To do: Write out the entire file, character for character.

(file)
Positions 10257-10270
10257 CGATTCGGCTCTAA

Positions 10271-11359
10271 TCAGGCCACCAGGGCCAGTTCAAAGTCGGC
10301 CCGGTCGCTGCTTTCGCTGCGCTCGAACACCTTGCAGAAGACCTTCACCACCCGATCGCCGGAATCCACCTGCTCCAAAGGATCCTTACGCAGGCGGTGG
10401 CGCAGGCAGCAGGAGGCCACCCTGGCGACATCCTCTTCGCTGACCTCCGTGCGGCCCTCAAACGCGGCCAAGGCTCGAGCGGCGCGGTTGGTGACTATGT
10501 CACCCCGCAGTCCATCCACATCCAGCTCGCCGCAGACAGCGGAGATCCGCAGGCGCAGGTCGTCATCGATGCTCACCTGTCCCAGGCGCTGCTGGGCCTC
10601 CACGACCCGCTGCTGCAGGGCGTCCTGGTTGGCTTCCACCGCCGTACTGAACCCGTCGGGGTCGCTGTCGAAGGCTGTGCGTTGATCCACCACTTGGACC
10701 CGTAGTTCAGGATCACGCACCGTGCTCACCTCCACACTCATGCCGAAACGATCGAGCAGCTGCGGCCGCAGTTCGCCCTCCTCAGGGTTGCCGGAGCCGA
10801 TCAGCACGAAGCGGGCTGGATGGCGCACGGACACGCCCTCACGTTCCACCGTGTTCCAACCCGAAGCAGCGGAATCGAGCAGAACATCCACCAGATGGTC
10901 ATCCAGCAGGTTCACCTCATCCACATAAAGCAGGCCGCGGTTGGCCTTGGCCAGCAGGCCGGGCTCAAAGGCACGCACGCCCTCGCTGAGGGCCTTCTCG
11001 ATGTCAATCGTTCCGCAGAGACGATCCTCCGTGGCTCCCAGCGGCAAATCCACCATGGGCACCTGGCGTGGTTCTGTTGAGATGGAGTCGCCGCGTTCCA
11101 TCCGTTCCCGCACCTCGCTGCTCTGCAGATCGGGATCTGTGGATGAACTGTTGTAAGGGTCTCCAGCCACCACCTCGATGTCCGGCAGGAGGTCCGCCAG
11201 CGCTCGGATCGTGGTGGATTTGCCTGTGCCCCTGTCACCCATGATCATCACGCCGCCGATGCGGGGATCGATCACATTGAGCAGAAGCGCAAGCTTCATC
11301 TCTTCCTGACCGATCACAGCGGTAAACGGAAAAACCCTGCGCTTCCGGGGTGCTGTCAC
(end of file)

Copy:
Positions 10257-10270
10257 CGATTCGGCTCTAA

Positions 10271-11359
10271 TCAGGCCACCAGGGCCAGTTCAAAGTCGGC
10301 CCGGTCGCTGCTTTCGCTGCGCTCGAACACCTTGCAGAAGACCTTCACCACCCGATCGCCGGAATCCACCTGCTCCAAAGGATCCTTACGCAGGCGGTGG
10401 CGCAGGCAGCAGGAGGCCACCCTGGCGACATCCTCTTCGCTGACCTCCGTGCGGCCCTCAAACGCGGCCAAGGCTCGAGCGGCGCGGTTGGTGACTATGT
10501 CACCCCGCAGTCCATCCACATCCAGCTCGCCGCAGACAGCGGAGATCCGCAGGCGCAGGTCGTCATCGATGCTCACCTGTCCCAGGCGCTGCTGGGCCTC
10601 CACGACCCGCTGCTGCAGGGCGTCCTGGTTGGCTTCCACCGCCGTACTGAACCCGTCGGGGTCGCTGTCGAAGGCTGTGCGTTGATCCACCACTTGGACC
10701 CGTAGTTCAGGATCACGCACCGTGCTCACCTCCACACTCATGCCGAAACGATCGAGCAGCTGCGGCCGCAGTTCGCCCTCCTCAGGGTTGCCGGAGCCGA
10801 TCAGCACGAAGCGGGCTGGATGGCGCACGGACACGCCCTCACGTTCCACCGTGTTCCAACCCGAAGCAGCGGAATCGAGCAGAACATCCACCAGATGGTC
10901 ATCCAGCAGGTTCACCTCATCCACATAAAGCAGGCCGCGGTTGGCCTTGGCCAGCAGGCCGGGCTCAAAGGCACGCACGCCCTCGCTGAGGGCCTTCTCG
11001 ATGTCAATCGTTCCGCAGAGACGATCCTCCGTGGCTCCCAGCGGCAAATCCACCATGGGCACCTGGCGTGGTTCTGTTGAGATGGAGTCGCCGCGTTCCA
11101 TCCGTTCCCGCACCTCGCTGCTCTGCAGATCGGGATCTGTGGATGAACTGTTGTAAGGGTCTCCAGCCACCACCTCGATGTCCGGCAGGAGGTCCGCCAG
11201 CGCTCGGATCGTGGTGGATTTGCCTGTGCCCCTGTCACCCATGATCATCACGCCGCCGATGCGGGGATCGATCACATTGAGCAGAAGCGCAAGCTTCATC
11301 TCTTCCTGACCGATCACAGCGGTAAACGGAAAAACCCTGCGCTTCCGGGGTGCTGTCAC